Last year I worked at a forensic mental health facility. Which is to say I worked with men (they were all men) who had committed crimes, usually serious ones, but who were transferred from prison due to mental illness.
Over the nine months that I saw patients, I did three things: conducted psychotherapy with groups and individuals; did psychological assessment; and taught mindfulness.
One mindfulness session in particular stands out for me.
I was meeting with a patient for the first time. Let's call him Alan*. Alan was in his early 30s, white, about five feet three inches tall, compact. Black hair, slicked back. Black, nervous eyes.
Most distinctive, though, was a jarringly stark underbite.
Alan had been referred to mindfulness to manage the chronic pain in his jaw, which had been broken multiple times under horrifying circumstances.
I started by explaining that pain usually has two components:
There is the pain of pain. Jaws that have been broken, for example, hurt. Sometimes they hurt a lot.
Then there is our aversion to the pain. Our resistance. Our wanting the pain to be something else. What's interesting, I told Alan, is that the resistance to pain makes pain worse.
Conversely, paying close, careful attention - to the pain, to other physical sensations - eases pain. Mindfulness makes pain better.
Alan looked skeptical. I asked him if he wanted to give it a try. He nodded. I asked him where his pain was on a scale of 1 to 10, 1 being almost no pain and 10 being the worst he'd ever felt. He told me the pain was an 8.
Then I led Alan through a mindfulness exercise. We took three deep breaths together. I asked him to bring attention to his breath. After we had settled together, I asked him to direct a warm awareness, a calm and curious attention, straight into the pain.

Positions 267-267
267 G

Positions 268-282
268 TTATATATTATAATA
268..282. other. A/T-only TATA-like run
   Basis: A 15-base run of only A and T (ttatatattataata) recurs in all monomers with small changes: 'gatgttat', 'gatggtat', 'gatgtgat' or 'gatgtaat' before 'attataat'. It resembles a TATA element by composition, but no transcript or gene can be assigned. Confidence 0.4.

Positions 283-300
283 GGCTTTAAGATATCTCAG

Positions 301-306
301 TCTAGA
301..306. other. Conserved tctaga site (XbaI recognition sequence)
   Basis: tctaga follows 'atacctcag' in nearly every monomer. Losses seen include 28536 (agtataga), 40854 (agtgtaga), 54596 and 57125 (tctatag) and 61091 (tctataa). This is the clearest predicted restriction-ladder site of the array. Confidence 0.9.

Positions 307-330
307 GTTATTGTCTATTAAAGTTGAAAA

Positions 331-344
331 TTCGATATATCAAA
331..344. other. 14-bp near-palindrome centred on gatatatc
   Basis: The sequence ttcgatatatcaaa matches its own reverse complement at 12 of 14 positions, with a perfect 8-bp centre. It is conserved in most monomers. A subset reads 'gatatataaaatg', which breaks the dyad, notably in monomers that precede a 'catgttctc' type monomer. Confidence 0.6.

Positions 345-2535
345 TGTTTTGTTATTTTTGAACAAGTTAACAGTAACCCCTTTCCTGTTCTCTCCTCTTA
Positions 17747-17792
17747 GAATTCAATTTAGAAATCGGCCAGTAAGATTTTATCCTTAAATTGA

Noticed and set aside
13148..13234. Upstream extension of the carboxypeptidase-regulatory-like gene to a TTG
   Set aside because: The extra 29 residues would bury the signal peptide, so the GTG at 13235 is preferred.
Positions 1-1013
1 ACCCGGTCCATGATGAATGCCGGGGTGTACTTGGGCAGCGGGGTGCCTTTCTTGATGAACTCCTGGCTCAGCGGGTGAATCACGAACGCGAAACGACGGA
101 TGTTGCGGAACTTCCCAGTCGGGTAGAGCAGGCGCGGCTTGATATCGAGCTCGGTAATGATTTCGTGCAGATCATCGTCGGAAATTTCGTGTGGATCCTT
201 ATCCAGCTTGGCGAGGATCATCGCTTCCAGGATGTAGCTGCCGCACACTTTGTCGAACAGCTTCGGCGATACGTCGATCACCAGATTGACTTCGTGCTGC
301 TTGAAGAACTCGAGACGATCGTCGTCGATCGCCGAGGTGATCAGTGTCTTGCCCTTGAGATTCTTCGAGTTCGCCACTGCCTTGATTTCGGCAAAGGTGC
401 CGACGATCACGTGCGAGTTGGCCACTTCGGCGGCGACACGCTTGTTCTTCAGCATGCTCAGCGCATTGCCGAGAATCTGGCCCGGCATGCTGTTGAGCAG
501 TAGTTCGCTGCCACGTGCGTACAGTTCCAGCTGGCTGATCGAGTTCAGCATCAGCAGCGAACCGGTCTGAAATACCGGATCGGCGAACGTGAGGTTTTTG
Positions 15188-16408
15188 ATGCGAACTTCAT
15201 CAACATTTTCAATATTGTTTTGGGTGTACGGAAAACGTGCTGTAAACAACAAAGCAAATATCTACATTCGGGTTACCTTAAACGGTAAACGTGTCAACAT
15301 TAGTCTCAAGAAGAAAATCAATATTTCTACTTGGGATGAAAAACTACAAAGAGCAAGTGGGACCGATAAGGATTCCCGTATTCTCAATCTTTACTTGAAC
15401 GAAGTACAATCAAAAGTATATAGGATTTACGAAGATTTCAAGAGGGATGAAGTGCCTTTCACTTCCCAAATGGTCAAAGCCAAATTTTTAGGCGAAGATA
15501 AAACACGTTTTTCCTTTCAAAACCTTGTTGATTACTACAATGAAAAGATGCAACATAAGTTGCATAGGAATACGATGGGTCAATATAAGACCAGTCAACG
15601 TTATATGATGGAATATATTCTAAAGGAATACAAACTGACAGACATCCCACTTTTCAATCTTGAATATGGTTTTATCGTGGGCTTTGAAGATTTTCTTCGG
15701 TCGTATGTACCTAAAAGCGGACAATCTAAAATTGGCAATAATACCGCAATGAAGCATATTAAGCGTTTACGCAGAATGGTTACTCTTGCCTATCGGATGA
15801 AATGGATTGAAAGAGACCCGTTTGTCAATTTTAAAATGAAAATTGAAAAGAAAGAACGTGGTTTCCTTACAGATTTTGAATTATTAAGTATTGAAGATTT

From there, I asked Alan to direct his attention back to the breath. Then we alternated, first the pain, then the breath, then the pain, then the breath. Keeping the attention warm, kind, accepting.
After about ten minutes, I asked Alan to open his eyes. "How was that?"
"Okay," he said.
I noted that he looked calmer.
"I feel calmer."
I asked him to scale his pain again.
"It's a 3," he said.
"A 3?" I asked, surprised.
He smiled for the first time. "Yes."
I suppose I shouldn't have been surprised. I had done mindfulness with other patents. Their pain had decreased. Just not so much. And not so fast.
Still, there is a boatload of empirical evidence for mindfulness as an intervention for chronic pain, starting with Jon Kabat-Zinn's classic 1982 article, "An outpatient program in behavioral medicine for chronic pain patients based on the practice of mindfulness meditation: Theoretical considerations and preliminary results."
In that publication JKZ laid out some impressive results. He took 51 chronic pain patients who had not improved with traditional medical care. He put them through a 10-week mindfulness program. By the end, two-thirds of the patients had experienced a 33 percent pain reduction. Half had experienced pain reduction of more than 50 percent.
Since then, dozens of studies have been published on the effects of mindfulness interventions for chronic pain. It has become a go-to treatment in even the most conservative hospitals.
And as my experience with Alan shows, the results often speak for themselves.
For information about upcoming mindfulness workshops with Craig & Devon, please click here.
*Client details have been changed to protect confidentiality